Every school morning, Aidan (my typical kid) and I are at the school bus stop by 7:10. I rise early, exercise, shower, make-up my face, and fix a wholesome breakfast for the both of us after I empty the dishwasher and feed the dog.
Pffffft, yeah, right. The reality? I throw on the same tired, grey, Old Navy sweats everyday, yank on a black knit cap to hide my bed-head, and throw some cereal into a bowl for Aidan while I mainline coffee. (The dog starves and keeps his legs crossed until I return.)
We're out the door at 7 sharp and jump into the car. (The bus stop is about a half mile from the house.) My husband hangs out at home with Conor.
This morning, as Aidan and I sat in the car, I pulled down the sun visor to look in the mirror. If I look too rough, the bus driver asks me if everything's ok at home. (He gets offended if I don't get out of the car and say hi to him as Aidan runs up the steps. I know, don't ask. Nice man but a Nosy Nelly.)
"Do I look as tired as I feel?" I asked Aidan, glancing at him out of the corner of my red-rimmed eyes. The annual spring pollen-storm isn’t helping me any.
"You look like you wrestled a grizzly bear," he replied. "You look like you won, but... still. A bear, Mom."
Don't you just love that kid? He makes me laugh every day. You bet your ass I beat that bear, babe.
It's no secret. Raising kids involves a measure of sleep deprivation at many points in their lives. I'm sure there's a mom in China right now falling asleep at her station at Foxcom making my next iPhone.
I’m not going to bore you with the details of Conor’s sleep habits. Plenty of parents of children with autism have shared their child’s abysmal sleeping patterns. Suffice to say, Conor stopped sleeping through the night when he regressed just before the age of two, and didn’t sleep through the night again until he was 9 years old. Yeah, that’s like having a baby for 7 years straight. Not as bad as a newborn, but not as good as a typical toddler.
And I don’t mean get up for a minute, gimme-some-juice-Mommy, and go back to sleep. I mean, awake at 2:30am and up. For the day, up. (Totally brutal when I was working full time.)
I Ferberized the hell outta him, with zero luck. (For those that might not know, this is the “cry it out” method.) He outlasted me. It’s no surprise, really. His atypically-developing brain just didn’t know how to do the sleep thing. Plus, the armchair in the hallway was super uncomfortable and after three weeks straight, my back was crying "uncle".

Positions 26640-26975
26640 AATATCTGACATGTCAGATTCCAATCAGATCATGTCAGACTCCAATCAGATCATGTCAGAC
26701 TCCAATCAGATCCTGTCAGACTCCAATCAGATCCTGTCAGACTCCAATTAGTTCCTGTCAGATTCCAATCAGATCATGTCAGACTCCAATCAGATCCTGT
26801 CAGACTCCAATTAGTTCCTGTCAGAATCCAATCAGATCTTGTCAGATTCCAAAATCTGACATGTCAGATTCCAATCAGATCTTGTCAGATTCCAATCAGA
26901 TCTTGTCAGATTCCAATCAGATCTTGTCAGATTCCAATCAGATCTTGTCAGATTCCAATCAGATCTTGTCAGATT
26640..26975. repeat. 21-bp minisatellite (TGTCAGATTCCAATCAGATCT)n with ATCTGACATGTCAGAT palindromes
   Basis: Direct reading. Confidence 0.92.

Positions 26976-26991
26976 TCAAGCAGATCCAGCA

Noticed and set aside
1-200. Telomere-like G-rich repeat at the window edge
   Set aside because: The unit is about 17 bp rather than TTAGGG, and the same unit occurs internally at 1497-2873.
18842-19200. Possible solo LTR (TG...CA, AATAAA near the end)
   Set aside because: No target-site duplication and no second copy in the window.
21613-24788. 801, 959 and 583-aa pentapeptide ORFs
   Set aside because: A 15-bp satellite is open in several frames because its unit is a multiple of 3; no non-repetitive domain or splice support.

So we medicated him to get him to go to sleep. (Staying asleep is a whole other story. We resorted to taking turns sleeping with him.)
During the bad years, Conor would wake up in the middle of the night and be aggressive. I don't have much to say about that (not thinking about that, la la la la), but worrying that your older son is going to attack your younger son in the middle of the night isn't conducive to a good night's sleep. Just ask your doctor.
So, tired and me, we go a long ways back. Today, Conor sleeps as well as a toddler. (A toddler on medication that makes him sleepy.) He sleeps through the night, most times. He never sleeps in, even on weekends and vacations. If he goes to sleep at 9:15pm, he gets up at 6:20am. If he goes to sleep at midnight, he gets up at 6:20am. If he goes to sleep at 2am, he gets up at 6:20am. You get the picture.
It’s funny, though. Now that Conor has pretty much conquered his sleeping issues (for the time being anyway, knock on wood), I seem to have developed my own. His disability generates a lot of things for me to worry about, I suppose. And the only free time I seem to have is in the middle of the night.
And so, for more nights than I can count, I wrestle the insomnia bear. I lose more often than not, but occasionally, I beat the bear. And the next time I don’t? Well, I guess that’s what Visine and sunglasses are for.
And coffee. The nectar of the gods.
Post a Comment